Program Leader: Susan HorwitzCo-Program Leader: Roman Perez-Soler
Research in the Experimental Therapeutics program encompasses preclinical drug development in the areas of transition-state inhibitors, novel microtubule-stabilizing agents, targeted drugs, antifolates and a broad spectrum of biologicals including tumor-targeted monoclonal antibodies linked to radionuclides, aptamers, high-affinity antibodies, drugs designed to modulate apoptotic pathways and agents targeted to surface glycans. AECC’s seminal structural and biochemical studies on the immune synapse are now focused on identification of inhibitor molecules that suppress the immune response to tumors. These studies have become much more clinically relevant with the approval of ipilimumab for cancer treatment and the search for agents that block other immune-inhibitory molecules. Structures were obtained for (i) the PD-1/PD-L2 complex, (ii) human B7-H3 and (iii) human B7-H4, immuno-inhibitory molecules expressed on tumors, providing a structural and mechanistic basis for the identification of agents that selectively manipulate these pathways. Most recently, the structure of the ipilimumab-CTLA4 complex was solved demonstrating that the mechanism by which this mAb blocks CTLA4 function is via direct steric competition with the B7 ligands. This structure also highlighted the determinants that allow the antibody to distinguish between CTLA4 and CD28, thus affording the specificity required for therapeutic efficacy. There have been a number of bench-to-bedside achievements. Two transition-state inhibitors of purine nucleoside phosphorylase are in clinical studies for the treatment of T-cell malignancies. A methylthioadenosine phosphorylase transition-state inhibitor with a broad spectrum of activity in solid tumors is in the pipeline and several additional transition-state inhibitors are in development directed to important targets in neoplasia. A monoclonal antibody linked to 188Rh for the treatment of melanoma has completed Phase I studies. Menadione, identified in preclinical studies as an agent for the prevention/treatment of the dermatitis due to EGFR inhibitors, is in a clinical trial. Structural analyses of Taxol and discodermolide binding to the tubulin pharmacophore by hydrogen-deuterium exchange has led to the development of a novel hybrid inhibitor. Disease-site working groups bring together clinical and laboratory investigators in correlative and therapeutic studies particularly in the areas of breast, gynecological, lung, and head and neck cancers, with emerging groups in neuroendocrine tumors and neuro-oncology. AECC clinical investigators play important roles in national cooperative groups.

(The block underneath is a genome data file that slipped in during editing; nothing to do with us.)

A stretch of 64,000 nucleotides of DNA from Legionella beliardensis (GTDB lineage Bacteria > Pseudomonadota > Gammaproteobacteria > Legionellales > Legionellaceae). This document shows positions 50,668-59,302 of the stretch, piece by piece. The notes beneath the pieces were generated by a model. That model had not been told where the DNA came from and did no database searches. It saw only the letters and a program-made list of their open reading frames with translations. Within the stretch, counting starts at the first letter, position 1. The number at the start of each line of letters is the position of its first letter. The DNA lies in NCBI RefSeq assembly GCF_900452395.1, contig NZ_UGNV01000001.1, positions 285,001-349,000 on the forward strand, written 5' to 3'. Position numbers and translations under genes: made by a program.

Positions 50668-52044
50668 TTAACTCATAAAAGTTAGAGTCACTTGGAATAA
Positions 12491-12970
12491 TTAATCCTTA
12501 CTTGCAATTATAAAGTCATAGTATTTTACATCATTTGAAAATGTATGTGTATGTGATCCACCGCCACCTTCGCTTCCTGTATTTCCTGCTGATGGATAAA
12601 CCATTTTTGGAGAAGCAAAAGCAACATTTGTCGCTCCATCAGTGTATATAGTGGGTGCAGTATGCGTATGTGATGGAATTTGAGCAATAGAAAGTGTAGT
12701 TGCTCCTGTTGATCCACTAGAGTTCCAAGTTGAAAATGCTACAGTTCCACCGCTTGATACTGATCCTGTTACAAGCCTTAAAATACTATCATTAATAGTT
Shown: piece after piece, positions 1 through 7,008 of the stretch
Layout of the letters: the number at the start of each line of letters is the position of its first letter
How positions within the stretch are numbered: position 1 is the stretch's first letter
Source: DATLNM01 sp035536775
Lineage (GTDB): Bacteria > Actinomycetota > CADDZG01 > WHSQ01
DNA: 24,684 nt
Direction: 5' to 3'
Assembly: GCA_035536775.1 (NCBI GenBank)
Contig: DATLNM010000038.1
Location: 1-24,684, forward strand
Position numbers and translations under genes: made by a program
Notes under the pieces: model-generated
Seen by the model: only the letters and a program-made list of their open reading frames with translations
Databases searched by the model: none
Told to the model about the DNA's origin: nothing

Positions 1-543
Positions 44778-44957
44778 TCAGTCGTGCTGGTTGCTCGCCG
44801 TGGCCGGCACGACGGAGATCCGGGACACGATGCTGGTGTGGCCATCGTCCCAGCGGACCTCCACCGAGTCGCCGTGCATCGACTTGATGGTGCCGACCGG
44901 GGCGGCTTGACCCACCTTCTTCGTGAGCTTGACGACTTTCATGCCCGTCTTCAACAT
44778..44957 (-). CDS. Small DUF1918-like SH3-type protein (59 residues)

Selected Achievements of the Experimental Therapeutics program